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Breaking the Internet’s Consensus Rule

The Internet, ultimately, is a fragile thing, as an entity. It depends upon the consensus of those responsible for its infrastructure to operate on a daily basis. Because of the inherent robustness as a technical architecture, there is no entity that can “break the Internet” in the sense of stopping the flow of traffic, but there are several entities that can create a variety of inconveniences, some minor and some serious, for the millions who use the Internet.

VeriSign is clearly such an entity. It occupies a schizophrenic position; on the one hand, it is a publicly-traded corporation, legally obligated to do what it can to turn a profit for its shareholders, but on the other hand, it is the recipient of a public trust, granted monopoly registry power in order to perform a vital Internet function.

VeriSign clearly struggles with those two separate mandates; the public good conflicts sharply with the need to deliver shareholder return. SiteFinder is a particularly acute dilemma. The public has spoken. The IAB has spoken. The Security and Stability committee has spoken. ICANN has spoken. And they want things back the way they were.

Yet VeriSign seems convinced that it knows better than anyone else. VeriSign wants to appoint an independent technical review committee, but that is exactly what the IAB is. (It can be argued that the IAB’s members are employed by entities who have a commercial interest in this, but the board’s conclusions and recommendations have been re-iterated a thousand times over by others.) No one qualified to comment on the subject is neutral on it; people who spend their lives ensuring that the Internet stays up have a vested interest in its stability. How can VeriSign possibly hold any hope that any truly qualified committee would arrive at different conclusions from the ones already issued?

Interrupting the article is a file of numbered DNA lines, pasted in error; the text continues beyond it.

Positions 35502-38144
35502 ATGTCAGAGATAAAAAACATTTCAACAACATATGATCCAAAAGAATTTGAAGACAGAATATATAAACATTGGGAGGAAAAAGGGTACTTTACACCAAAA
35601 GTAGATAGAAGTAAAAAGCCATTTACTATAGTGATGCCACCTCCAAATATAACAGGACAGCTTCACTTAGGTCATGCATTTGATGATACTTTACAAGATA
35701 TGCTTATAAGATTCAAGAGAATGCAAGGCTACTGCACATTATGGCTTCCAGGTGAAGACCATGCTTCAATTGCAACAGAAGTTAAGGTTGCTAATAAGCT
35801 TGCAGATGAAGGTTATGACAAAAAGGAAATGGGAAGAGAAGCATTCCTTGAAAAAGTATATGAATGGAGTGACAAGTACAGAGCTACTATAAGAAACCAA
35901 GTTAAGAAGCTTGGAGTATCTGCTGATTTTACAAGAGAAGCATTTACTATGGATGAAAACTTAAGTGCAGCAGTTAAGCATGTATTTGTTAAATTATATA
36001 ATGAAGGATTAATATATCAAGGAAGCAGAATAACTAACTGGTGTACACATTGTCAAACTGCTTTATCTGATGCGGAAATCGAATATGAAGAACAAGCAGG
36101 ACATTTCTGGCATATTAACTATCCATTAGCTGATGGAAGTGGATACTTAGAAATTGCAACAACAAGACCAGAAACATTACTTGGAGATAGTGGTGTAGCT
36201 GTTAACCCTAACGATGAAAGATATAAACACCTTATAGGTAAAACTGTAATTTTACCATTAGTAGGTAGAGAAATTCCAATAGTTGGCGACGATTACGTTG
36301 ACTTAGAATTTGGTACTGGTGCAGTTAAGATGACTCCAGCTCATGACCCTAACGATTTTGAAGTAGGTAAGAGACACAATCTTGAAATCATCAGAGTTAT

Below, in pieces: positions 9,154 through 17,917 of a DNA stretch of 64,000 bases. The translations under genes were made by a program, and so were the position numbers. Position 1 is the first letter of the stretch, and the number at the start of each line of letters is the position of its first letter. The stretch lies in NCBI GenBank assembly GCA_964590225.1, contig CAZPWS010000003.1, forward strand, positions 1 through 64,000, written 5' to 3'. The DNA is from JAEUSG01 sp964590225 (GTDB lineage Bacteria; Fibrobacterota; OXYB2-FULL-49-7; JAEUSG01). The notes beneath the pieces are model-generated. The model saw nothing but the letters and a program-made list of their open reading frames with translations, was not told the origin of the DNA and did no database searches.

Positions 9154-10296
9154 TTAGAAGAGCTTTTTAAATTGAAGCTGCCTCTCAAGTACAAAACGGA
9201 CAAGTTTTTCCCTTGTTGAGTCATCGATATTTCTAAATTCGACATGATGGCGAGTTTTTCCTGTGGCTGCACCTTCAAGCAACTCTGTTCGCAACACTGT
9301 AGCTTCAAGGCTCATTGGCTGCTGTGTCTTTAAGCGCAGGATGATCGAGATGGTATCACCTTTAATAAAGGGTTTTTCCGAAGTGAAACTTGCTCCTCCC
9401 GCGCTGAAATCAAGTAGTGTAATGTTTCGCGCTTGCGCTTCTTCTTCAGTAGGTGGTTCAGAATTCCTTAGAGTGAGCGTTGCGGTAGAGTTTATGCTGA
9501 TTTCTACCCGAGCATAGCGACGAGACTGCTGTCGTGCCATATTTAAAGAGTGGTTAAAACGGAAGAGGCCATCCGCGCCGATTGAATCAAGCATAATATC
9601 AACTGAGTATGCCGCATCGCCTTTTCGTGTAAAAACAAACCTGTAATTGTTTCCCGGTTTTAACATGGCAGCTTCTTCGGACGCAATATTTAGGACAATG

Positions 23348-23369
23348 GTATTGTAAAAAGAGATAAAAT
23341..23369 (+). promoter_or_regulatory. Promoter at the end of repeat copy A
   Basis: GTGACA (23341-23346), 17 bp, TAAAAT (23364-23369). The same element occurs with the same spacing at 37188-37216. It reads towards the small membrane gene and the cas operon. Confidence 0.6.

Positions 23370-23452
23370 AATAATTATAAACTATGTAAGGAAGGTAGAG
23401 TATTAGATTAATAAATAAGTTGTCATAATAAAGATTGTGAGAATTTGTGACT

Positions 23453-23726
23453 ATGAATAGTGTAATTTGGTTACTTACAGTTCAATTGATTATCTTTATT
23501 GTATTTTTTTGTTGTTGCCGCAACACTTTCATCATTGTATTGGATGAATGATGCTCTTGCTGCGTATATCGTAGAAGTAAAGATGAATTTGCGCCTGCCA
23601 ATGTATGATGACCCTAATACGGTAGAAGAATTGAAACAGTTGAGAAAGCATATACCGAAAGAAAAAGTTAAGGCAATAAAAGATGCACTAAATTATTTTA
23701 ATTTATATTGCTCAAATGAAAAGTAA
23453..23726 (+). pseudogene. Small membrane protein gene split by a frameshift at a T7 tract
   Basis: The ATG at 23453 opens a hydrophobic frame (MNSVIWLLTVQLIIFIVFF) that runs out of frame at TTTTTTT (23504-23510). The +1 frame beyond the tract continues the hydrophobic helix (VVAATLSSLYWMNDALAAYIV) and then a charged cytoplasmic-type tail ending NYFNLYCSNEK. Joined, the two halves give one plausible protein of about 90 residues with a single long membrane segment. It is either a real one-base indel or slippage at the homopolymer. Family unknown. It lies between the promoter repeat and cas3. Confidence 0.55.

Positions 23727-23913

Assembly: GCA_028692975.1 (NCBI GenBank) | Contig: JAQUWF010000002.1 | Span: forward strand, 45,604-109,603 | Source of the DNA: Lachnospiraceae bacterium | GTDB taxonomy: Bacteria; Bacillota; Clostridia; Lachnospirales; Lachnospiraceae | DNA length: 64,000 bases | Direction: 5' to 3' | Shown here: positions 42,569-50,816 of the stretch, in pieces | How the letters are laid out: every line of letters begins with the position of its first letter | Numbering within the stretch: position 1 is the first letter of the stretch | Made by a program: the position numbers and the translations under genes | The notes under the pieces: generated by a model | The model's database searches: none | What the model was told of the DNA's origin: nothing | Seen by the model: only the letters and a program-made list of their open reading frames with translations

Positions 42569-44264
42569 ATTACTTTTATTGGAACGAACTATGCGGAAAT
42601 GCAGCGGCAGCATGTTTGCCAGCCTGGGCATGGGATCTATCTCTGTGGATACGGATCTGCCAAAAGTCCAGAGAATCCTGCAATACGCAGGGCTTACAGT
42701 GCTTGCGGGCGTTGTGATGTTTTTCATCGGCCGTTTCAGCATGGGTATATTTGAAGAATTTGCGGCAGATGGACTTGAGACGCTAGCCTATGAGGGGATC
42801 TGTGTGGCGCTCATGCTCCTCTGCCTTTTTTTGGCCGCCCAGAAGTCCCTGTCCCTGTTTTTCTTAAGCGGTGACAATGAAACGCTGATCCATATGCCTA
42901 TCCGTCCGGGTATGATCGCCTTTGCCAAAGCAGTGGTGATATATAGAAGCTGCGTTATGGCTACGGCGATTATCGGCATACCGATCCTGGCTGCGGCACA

It is vital to Internet consensus rule that no one entity be allowed to impose a mandate on others. Yet VeriSign has done just that. It has circumvented the well-established processes that govern widespread operational change to the Internet. They might not have violated the letter of any RFCs, but it’s clear that they have violated, and continue to violate, the spirit that lies behind those RFCs—a spirit of collaborative decision-making and discussion that occurs long before operational changes are actually implemented.

In the meantime, ICANN, legally hamstrung in many ways, has little to rely upon other than consensus. Faced with VeriSign’s defiance, it has little recourse, and each passing day makes ICANN seem more and more impotent.

Of course, the workarounds are showing up in the infrastructure. Of course, people can fix things in software. But new software deployment carries an enormous cost, in capital and in human labor; change is also risk, and thus instability. These costs are incurred not only on the part of the developers of the software, but upon its distributors, and on the systems and network administrators and the end users.

The IETF will have to act on this matter, to alleviate the operational headaches that come with inconsistent responses to VeriSign’s actions, and to prevent the future exploitation of similar loopholes in the RFCs. But in the meantime, those the world over incur the costs of VeriSign’s opportunism.